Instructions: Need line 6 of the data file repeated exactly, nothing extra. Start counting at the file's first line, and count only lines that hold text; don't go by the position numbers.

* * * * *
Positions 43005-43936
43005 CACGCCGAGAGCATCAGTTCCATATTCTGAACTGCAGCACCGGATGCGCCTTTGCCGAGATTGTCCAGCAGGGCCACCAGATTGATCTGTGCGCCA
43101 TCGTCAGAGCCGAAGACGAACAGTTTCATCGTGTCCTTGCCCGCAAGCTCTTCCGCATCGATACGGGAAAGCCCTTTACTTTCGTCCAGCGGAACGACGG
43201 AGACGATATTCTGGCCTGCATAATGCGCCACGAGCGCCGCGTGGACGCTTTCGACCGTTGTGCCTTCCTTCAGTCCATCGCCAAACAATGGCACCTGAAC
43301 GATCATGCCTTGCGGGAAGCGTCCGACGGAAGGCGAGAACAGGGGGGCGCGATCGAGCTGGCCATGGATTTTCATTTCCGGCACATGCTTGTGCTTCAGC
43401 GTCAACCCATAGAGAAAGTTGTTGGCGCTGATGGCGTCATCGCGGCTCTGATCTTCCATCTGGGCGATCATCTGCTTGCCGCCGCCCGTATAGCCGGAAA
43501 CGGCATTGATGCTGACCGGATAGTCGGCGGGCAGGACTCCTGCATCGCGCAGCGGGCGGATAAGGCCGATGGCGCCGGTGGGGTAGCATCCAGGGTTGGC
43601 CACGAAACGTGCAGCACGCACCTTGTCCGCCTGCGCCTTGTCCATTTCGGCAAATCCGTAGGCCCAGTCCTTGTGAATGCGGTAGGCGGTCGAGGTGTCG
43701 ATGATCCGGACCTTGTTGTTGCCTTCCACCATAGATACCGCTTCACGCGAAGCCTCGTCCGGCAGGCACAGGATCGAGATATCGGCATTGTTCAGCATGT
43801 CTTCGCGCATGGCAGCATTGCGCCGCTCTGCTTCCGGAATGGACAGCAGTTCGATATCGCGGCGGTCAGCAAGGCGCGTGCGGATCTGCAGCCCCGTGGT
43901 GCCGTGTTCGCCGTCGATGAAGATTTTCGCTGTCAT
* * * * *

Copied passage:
43401 GTCAACCCATAGAGAAAGTTGTTGGCGCTGATGGCGTCATCGCGGCTCTGATCTTCCATCTGGGCGATCATCTGCTTGCCGCCGCCCGTATAGCCGGAAA